The flashing red light of doom in the corner of the Blackberry is something that keeps investment bankers awake at night. Yes, it might be 2am, but perhaps that email is important – maybe it’s an urgent request from the MD or a small detail the client forgot to mention. Probably best to check and, while we’re at it, why not fire off a few emails on things you missed during the day?
Investment bankers, along with BBMing teenagers, may be one of an increasingly select group of people persisting with Blackberry usage – even if, as Morgan Stanley’s reticence to renew its contract demonstrates, they’re considering their options – but emailing is one of the easiest ways to waste time during the working day.
The problem is not the device, but the fact that a lot of emails are unnecessary and mobiles enable this. Recent research by Modeuro Consulting suggested that emails took up around 1.5 hours a day among executives, which in turn prompted employees to send more emails and reduced productivity across the organisation.
So, how can you stop emailing becoming a huge time suck? We spoke to David Allen, a productivity coach who works with some of the leading investment banks, and some banker themselves on how to curb your Crackberry habit.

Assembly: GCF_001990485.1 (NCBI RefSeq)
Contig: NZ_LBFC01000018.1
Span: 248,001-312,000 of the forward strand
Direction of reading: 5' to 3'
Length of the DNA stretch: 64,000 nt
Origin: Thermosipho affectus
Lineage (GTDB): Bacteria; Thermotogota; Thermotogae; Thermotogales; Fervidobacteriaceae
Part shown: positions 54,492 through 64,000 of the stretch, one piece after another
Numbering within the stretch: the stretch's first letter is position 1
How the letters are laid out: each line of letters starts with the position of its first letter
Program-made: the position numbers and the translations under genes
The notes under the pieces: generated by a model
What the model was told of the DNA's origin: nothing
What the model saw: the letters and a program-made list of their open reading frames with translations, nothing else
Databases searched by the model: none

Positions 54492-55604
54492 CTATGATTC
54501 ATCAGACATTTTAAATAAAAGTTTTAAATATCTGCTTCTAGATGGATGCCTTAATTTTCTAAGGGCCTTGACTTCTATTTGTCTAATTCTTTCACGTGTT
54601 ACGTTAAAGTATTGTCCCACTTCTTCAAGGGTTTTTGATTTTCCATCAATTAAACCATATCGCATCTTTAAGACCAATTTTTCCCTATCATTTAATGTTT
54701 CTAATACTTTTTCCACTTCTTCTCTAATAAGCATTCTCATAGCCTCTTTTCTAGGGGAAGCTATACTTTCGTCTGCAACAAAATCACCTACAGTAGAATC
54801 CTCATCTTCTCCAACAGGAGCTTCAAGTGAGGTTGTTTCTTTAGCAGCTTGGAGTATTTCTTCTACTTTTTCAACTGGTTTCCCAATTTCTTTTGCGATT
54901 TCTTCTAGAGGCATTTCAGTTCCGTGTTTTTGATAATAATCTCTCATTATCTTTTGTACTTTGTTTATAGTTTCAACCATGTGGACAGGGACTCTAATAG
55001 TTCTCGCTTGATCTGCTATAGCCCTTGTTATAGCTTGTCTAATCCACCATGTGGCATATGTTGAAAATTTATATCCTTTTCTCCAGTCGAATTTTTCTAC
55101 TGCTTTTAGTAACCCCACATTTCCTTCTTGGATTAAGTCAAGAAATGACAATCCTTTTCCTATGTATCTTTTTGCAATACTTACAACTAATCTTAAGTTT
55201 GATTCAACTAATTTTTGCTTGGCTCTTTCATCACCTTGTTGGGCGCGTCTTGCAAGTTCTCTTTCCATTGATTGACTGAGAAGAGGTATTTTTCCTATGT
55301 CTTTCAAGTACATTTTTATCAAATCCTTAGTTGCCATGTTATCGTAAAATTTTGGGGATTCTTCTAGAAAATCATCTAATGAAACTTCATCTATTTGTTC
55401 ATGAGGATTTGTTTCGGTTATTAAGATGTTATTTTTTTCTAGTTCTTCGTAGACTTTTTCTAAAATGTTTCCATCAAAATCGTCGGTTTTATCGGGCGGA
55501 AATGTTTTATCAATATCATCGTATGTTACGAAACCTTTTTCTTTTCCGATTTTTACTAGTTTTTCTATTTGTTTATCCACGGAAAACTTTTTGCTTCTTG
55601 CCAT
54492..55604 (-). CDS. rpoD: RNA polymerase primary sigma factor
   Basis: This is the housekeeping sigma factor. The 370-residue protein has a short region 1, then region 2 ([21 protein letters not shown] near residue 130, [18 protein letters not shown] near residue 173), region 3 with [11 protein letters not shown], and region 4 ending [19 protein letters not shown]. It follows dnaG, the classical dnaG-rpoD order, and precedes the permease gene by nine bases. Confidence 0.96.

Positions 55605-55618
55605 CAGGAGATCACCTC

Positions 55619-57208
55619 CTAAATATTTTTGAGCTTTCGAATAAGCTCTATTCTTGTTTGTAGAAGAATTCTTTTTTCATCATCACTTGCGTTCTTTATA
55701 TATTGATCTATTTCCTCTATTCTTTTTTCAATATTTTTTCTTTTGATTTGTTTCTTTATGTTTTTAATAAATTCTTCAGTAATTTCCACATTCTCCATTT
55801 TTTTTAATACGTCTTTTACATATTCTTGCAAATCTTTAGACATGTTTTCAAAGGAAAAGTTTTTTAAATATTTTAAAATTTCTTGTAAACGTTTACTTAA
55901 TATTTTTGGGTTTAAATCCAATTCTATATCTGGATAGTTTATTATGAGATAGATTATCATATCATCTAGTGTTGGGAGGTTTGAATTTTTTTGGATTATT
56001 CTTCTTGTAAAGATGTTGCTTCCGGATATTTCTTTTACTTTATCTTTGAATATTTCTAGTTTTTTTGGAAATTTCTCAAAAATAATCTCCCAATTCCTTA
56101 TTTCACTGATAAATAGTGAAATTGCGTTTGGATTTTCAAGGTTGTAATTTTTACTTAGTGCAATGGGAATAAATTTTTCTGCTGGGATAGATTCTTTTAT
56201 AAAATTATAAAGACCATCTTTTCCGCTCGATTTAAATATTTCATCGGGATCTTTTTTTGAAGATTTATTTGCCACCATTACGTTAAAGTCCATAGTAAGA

Rather than persistently diving in and out of emails and firing off notes as and when the need takes you, Allen recommends allocating some time each day to really sort through your inbox. “If you’re waiting on a client response or some crucial piece of information then fine, but you shouldn’t be compulsively checking your phone at all hours as a matter of course.”
“A good idea is to keep a running 'agenda' list of people you intersect with regularly,” said Allen. “So then you can accumulate and coordinate numerous agenda items and handle them very efficiently, and often with more clarity and decision speed, with a face-to-face or voice/video meeting.”
One investment banking associate working in Canary Wharf tells us that when she first joined her firm, her MD made point of emailing late at night, and she would be expected to respond. Now, there’s a new person managing the team who thinks it better to actually speak to his team. “The hours haven’t reduced, but we know that when we do go home, we can relax,” she said.
It’s Friday afternoon, you’re gearing up for the weekend, so why not sign off for at least a few hours in the evening and try to keep any emailing on Saturday and Sunday to an absolute minimum. “Some people tried that and expected colleagues to be annoyed, but in actual fact it removed the pressure to be constantly connected,” said Allen.
The most likely period for an email deluge is immediately after a meeting where people are left with questions. “Terrible meetings encourage follow-up emails, which require replies and being cc’d into this just creates a flurry of emails,” said Allen. “Define goals, have clear action points and accountability during meetings to avoid unnecessary follow-ups.”
“Workplace productivity is enhanced by keeping a thorough and clear inventory of all projects and outcomes to which you're committed, in some trusted system or list (and not your head),” said Allen. “Review that list regularly, and ensue that you have defined at least one very next action for each one.”